Tuesday, March 25, 2008

MySQL Proxy recipes: returning a dataset

How do you return a dataset using MySQL Proxy?
This being a common task, as many that we will see in these pages, it is worth implementing with a function.
When you return a dataset, there are two main cases:
  • Returning a single row with just one column. For example, when you need to give the user a simple message;
  • Returning one or more rows with several columns. This is much more useful, and covers case like displaying help information, or creating a tabular set of information.
The first case is quite simple:
function simple_dataset (header, message)
proxy.response.type = proxy.MYSQLD_PACKET_OK
proxy.response.resultset = {
fields = {
{type = proxy.MYSQL_TYPE_STRING, name = header}
},
rows = {
{ message}
}
}
return proxy.PROXY_SEND_RESULT
end
This function is, as required, quite simple. The dataset has just one column, and the name of the column is user defined.
Calling this function with return simple_dataset('from user', 'this message') will cause the Proxy to return a dataset to the client, as if it was received from the database server.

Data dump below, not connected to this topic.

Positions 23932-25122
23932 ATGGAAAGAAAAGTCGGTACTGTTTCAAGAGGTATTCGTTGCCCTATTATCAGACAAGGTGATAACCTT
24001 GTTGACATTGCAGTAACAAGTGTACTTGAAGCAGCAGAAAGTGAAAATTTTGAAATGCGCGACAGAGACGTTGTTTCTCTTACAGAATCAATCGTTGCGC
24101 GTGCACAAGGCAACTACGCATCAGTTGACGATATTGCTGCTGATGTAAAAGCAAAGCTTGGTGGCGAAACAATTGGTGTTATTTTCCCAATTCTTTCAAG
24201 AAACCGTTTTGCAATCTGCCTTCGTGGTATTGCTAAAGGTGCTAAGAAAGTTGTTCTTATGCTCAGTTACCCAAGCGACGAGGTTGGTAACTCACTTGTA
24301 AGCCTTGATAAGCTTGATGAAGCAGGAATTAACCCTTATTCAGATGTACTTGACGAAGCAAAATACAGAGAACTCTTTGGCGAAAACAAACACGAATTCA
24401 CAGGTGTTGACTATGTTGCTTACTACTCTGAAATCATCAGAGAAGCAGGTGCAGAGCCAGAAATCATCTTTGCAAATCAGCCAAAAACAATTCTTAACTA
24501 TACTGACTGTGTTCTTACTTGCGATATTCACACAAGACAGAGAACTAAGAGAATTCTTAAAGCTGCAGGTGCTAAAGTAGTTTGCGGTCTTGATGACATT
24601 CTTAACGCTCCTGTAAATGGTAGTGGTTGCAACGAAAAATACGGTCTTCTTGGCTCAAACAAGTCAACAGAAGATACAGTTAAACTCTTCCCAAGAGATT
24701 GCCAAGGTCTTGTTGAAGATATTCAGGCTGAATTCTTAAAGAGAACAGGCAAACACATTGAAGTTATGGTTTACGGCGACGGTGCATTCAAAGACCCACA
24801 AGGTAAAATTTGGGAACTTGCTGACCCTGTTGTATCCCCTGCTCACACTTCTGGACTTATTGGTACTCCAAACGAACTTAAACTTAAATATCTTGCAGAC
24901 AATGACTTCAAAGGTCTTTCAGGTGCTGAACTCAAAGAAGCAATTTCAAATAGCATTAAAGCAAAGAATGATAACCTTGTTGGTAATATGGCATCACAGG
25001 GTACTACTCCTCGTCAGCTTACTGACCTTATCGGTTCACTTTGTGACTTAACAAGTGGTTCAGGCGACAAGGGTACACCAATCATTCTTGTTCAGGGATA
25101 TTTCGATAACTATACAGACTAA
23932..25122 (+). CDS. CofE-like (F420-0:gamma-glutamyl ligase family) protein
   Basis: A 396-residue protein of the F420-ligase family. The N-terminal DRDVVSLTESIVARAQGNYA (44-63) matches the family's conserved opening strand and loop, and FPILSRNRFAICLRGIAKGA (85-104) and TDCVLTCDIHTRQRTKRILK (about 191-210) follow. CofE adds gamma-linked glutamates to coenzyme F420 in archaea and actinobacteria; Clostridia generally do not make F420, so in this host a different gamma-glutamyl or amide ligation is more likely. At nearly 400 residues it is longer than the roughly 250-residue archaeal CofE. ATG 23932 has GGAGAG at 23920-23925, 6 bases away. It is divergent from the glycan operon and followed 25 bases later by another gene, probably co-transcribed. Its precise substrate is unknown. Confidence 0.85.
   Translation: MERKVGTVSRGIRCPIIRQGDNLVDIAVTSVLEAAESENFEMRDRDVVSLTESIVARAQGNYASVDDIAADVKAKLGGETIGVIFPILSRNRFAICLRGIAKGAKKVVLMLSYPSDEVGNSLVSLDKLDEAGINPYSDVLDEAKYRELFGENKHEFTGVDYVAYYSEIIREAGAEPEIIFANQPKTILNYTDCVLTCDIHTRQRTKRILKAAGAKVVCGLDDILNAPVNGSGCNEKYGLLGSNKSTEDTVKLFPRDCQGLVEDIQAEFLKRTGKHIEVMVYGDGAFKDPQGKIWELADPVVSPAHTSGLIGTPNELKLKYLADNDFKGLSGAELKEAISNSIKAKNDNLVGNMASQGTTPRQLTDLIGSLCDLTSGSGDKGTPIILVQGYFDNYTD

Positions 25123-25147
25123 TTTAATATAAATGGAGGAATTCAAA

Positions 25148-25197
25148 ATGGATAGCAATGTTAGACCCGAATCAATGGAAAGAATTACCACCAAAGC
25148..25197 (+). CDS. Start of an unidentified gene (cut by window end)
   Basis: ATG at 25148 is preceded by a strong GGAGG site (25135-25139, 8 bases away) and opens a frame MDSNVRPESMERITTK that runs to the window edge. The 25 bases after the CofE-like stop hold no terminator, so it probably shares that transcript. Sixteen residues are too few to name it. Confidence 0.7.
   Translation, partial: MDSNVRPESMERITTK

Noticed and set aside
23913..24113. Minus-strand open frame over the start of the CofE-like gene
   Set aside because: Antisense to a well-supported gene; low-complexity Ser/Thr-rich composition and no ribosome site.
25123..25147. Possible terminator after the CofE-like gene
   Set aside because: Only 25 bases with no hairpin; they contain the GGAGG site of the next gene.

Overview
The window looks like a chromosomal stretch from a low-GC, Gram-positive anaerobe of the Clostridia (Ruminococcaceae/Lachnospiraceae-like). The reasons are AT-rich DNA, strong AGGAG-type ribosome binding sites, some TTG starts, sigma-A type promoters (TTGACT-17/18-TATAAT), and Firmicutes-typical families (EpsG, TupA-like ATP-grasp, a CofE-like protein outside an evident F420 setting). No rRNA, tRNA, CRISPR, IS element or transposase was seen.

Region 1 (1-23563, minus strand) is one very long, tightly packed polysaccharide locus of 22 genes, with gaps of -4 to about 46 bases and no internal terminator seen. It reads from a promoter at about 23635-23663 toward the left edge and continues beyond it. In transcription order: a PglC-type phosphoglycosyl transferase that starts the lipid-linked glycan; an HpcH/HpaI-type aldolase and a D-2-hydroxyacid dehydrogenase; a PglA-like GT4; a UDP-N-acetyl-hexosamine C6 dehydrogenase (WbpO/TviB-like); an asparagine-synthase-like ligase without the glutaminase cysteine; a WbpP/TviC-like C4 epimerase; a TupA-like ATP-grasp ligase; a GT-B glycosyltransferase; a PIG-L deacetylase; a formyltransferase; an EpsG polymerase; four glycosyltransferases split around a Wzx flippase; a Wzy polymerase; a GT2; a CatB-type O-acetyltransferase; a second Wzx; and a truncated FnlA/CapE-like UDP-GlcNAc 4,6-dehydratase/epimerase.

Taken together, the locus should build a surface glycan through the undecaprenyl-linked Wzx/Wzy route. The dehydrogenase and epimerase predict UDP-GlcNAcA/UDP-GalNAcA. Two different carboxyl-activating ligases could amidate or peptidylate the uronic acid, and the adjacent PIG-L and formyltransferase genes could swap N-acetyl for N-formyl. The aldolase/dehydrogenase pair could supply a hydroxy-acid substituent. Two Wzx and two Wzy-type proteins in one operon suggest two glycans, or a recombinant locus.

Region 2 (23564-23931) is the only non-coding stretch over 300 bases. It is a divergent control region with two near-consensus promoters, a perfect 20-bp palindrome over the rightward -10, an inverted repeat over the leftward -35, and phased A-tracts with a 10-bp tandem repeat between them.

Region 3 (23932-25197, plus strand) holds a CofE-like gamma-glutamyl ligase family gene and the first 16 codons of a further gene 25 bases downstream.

The client will receive:
+--------------+
| from user |
+--------------+
| this message |
+--------------+
A multiple column dataset requires some more work. You need to pass an array for the headers, and a two-dimensional array for the values.
function proxy.global.make_dataset (header, dataset)
proxy.response.type = proxy.MYSQLD_PACKET_OK

proxy.response.resultset = {
fields = {},
rows = {}
}
for i,v in pairs (header) do
table.insert(
proxy.response.resultset.fields,
{type = proxy.MYSQL_TYPE_STRING, name = v})
end
for i,v in pairs (dataset) do
table.insert(proxy.response.resultset.rows, v )
end
return proxy.PROXY_SEND_RESULT
end
Using this function is straightforward. For example, to return a simple help for some custom made commands, we can do:
return make_dataset(
{'command', 'description' }, -- the header
{ -- the rows
{'FOO', 'removes the database'},
{'BAR', 'drops all tables'},
{'FOOBAR', 'makes the server explode'},
}
)
The result on the client is
+---------+--------------------------+
| command | description |
+---------+--------------------------+
| FOO | removes the database |
| BAR | drops all tables |
| FOOBAR | makes the server explode |
+---------+--------------------------+
If you keep these two functions at hand, your Proxy scripts will become more manageable.

This post is part of a set of recipes that will eventually become a long article.
Want to hear more? Attend MySQL Proxy - The complete tutorial at the MySQL Users Conference 2008.

1 comment:

fmpwizard said...

I had to change the line

return make_dataset
to
return proxy.global.make_dataset

in order to have it working (unless I missed some nesting code)

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